The Australian Medical Association Limited and state AMA entities comply with the Privacy Act 1988. Please refer to the AMA Privacy Policy to understand our commitment to you and information on how we store and protect your data.



04 Aug 2017

The rate of Australian organ and tissue donation is rising, but there remains plenty of room for improvement.

That is the message the AMA is keen to send to all Australians and it has used DonateLife Week to urge more people to register as donors.

With this year’s theme being Make Your Decision Count, the DonateLife Week, July 30 to August 6, highlighted community awareness about the importance of organ and tissue donation.

In 2015, Australia ranked 20th nation in the world, with 18.1 donors per million population. In 2016, the Australian donation rate rose to 20.8 donors per million people, and resulted in 503 deceased organ donors donating to 1447 transplant recipients.

This represented a 16 per cent increase in organ donors.

AMA President Dr Michael Gannon said the major catalyst for increasing the rate was conversation and education.

“We have to get people talking more openly about the benefits of organ donation, and their personal wishes to be a donor,” Dr Gannon said.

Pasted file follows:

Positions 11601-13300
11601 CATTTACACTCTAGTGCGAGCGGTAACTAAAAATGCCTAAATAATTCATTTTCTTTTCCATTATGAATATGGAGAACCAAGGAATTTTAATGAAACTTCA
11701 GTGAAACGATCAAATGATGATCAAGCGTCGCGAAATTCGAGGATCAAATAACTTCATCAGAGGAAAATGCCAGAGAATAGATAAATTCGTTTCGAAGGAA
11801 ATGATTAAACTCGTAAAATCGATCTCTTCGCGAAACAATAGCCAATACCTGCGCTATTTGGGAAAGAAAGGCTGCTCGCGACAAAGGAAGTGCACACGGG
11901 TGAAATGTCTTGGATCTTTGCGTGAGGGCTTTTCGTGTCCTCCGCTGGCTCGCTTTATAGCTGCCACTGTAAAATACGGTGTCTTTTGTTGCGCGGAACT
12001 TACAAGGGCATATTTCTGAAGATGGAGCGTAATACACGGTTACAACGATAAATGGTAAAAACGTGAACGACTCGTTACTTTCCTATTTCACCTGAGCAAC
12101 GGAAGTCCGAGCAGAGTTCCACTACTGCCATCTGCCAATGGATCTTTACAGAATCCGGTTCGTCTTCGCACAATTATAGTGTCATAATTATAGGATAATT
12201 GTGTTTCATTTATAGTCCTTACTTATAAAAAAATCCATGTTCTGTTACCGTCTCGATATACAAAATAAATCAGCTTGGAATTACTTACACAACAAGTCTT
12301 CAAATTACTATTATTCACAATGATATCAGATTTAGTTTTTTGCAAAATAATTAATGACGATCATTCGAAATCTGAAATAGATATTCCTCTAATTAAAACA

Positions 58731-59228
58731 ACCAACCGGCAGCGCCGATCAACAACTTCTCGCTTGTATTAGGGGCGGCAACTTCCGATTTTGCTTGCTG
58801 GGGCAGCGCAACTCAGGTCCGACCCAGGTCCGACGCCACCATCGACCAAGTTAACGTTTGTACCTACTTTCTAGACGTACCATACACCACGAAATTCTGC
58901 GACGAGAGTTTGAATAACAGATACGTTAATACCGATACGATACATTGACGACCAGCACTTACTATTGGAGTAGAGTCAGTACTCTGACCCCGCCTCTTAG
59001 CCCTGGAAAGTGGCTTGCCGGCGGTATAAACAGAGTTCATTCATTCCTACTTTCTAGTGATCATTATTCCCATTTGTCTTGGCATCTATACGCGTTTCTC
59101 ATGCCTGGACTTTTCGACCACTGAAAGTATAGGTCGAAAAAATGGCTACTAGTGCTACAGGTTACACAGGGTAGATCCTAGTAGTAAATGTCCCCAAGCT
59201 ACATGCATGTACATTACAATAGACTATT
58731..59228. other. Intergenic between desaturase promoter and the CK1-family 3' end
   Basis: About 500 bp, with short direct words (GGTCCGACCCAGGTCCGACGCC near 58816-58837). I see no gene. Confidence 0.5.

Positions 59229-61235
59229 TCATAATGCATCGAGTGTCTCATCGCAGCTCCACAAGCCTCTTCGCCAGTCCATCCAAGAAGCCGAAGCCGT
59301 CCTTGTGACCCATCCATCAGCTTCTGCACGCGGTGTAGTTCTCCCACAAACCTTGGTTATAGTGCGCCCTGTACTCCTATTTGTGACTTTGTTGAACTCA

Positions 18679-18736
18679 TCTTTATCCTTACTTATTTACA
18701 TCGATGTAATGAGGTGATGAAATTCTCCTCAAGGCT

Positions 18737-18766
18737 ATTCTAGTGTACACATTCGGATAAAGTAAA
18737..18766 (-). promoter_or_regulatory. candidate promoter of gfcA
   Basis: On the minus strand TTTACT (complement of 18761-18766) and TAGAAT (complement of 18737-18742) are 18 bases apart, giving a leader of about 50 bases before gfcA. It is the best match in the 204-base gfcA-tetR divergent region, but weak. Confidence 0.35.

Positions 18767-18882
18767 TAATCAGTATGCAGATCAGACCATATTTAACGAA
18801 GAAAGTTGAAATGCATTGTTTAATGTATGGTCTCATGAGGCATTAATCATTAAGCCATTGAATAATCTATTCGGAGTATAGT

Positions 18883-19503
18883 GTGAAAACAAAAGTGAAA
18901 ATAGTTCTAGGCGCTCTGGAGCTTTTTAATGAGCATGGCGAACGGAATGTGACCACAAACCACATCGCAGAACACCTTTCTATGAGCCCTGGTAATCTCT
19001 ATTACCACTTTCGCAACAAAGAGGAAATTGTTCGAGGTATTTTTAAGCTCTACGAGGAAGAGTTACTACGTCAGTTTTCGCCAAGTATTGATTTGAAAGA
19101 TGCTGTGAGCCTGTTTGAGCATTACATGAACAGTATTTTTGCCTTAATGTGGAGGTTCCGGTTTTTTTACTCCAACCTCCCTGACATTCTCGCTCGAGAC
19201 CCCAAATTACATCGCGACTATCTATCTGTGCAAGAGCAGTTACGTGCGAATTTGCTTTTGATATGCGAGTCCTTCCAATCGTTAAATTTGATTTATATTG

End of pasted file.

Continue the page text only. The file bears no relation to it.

“People should make their choice regarding organ and tissue donation known to their family members and friends.

“Even if a person has registered as an organ and tissue donor, their family will be asked to confirm their wishes and give their consent.

“If a person is not registered, the family will still be asked to give their consent to donation, but evidence shows a significantly higher family consent rate where a person has registered to become an organ and tissue donor.”

Research by the Organ and Tissue Authority shows that:

           · 91 per cent of families agreed to donation when their loved one was a registered donor;

           · 71 per cent of families agreed to donation when they knew their loved one’s decision;

           · the national average of family agreement to donation is 62 per cent; and

           · 52 per cent of families agreed to donate when their loved one had not registered or discussed their donation wishes.

The OTA led the DonateLife Week with strong support from the AMA.

Dr Gannon said one organ and tissue donor can help more than 10 people by saving a life, improving the quality of life, and restoring bodily function.

“The AMA strongly encourages all individuals to consider becoming an organ donor, discuss their views with their family, and record their wish on the Australian Organ Donor Register,” he said.

To access the Australian Organ Donor Register, go to:


Published: 04 Aug 2017